Remembering Hurricane Luis

Aftermath of Hurricane Luis of 1995. (Photos from the National Office of Disaster services)
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Residents think back to the devastation wreaked 25 years ago

September will always be a month to remember in the minds of Antiguans and Barbudans.

Not only did Hurricane Irma three years ago have an emotional impact on many, but 25 years ago, Hurricane Luis imprinted fear in the hearts of residents.

On September 5 1995, Hurricane Luis, Category 4, was the costliest and most devastating weather system to hit the twin island State.

It left three people dead, and cost the State about US$350 million dollars in damage.

Survivors told Observer what they recalled when Hurricane Luis spent days over the island.

They remember a lot of rain and hearing the sound  of thunder.

The fierce winds made galvanise sheets cling to each other.

“The sound…vibrating like a truck engine passing, and howling wind. A tornado flew up Monk’s Hill and left a track for many years after,” one woman shared.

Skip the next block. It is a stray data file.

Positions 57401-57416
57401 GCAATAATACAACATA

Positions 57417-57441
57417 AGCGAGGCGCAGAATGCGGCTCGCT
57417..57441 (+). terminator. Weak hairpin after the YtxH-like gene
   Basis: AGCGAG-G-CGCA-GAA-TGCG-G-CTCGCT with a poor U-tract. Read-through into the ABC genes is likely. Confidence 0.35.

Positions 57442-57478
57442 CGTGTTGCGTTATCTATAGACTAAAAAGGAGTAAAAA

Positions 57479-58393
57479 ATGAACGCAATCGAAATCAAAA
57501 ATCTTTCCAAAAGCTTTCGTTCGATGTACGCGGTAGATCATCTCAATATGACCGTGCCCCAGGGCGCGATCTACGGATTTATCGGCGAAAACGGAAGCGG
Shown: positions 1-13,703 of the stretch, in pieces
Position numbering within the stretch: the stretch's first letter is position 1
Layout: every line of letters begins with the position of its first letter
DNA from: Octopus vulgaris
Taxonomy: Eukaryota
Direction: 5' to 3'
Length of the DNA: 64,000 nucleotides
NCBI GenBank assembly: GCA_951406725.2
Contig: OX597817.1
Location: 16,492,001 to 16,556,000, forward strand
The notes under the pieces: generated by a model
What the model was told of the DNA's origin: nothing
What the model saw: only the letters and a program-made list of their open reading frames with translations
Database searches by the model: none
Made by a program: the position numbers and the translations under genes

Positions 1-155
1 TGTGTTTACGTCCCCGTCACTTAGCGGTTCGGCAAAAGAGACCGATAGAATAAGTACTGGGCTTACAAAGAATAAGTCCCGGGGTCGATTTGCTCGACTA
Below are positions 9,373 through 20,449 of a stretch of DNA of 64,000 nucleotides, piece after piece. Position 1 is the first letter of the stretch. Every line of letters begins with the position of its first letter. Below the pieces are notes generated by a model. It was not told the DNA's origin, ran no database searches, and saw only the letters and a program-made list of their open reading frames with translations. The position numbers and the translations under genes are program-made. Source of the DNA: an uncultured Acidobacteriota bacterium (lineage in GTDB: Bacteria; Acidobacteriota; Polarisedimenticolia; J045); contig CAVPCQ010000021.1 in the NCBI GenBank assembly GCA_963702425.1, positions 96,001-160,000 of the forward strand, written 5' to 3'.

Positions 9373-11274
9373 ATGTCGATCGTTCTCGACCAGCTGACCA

Another said it felt like she was “being held hostage for three days,” seeing windows blow out when hit by galvanize sheets; the landscape looking like winter, the streets of St John’s looking like a bomb had gone off, the house upside down on its roof in Old Road, no electricity for 3 months.

One woman said that they missed an entire day due to the longevity of the hurricane.

“I watched houses and rooftops disappear in five seconds,” one man recalled.

Another individual said The Gospel Medley by Shine the Light kept hope alive during the storm – the likes of which she would never want to experience again.

After the hurricane, people said that they were unable to go to school for months, and instead were helping neighbours whose entire roofs came off.

One man concluded that the biggest takeaway was the resiliency of the people of Antigua and Barbuda.

Luis was the strongest hurricane to make landfall, and the third-most intense recorded during the extremely active Atlantic season.

The system formed from a tropical wave south of Cape Verde islands, west of Africa on August 27 and attained tropical storm status on August 29.

Two days later, the storm reached hurricane status; shortly thereafter, it rapidly strengthened into a 140 mph Category 4 hurricane.

At this strength, Luis affected much of the Leeward Islands on September 4 to September 6.

Shortly before becoming extra-tropical, the hurricane-force radius wind field of Luis was the largest ever observed and measured for an Atlantic hurricane until 2019.

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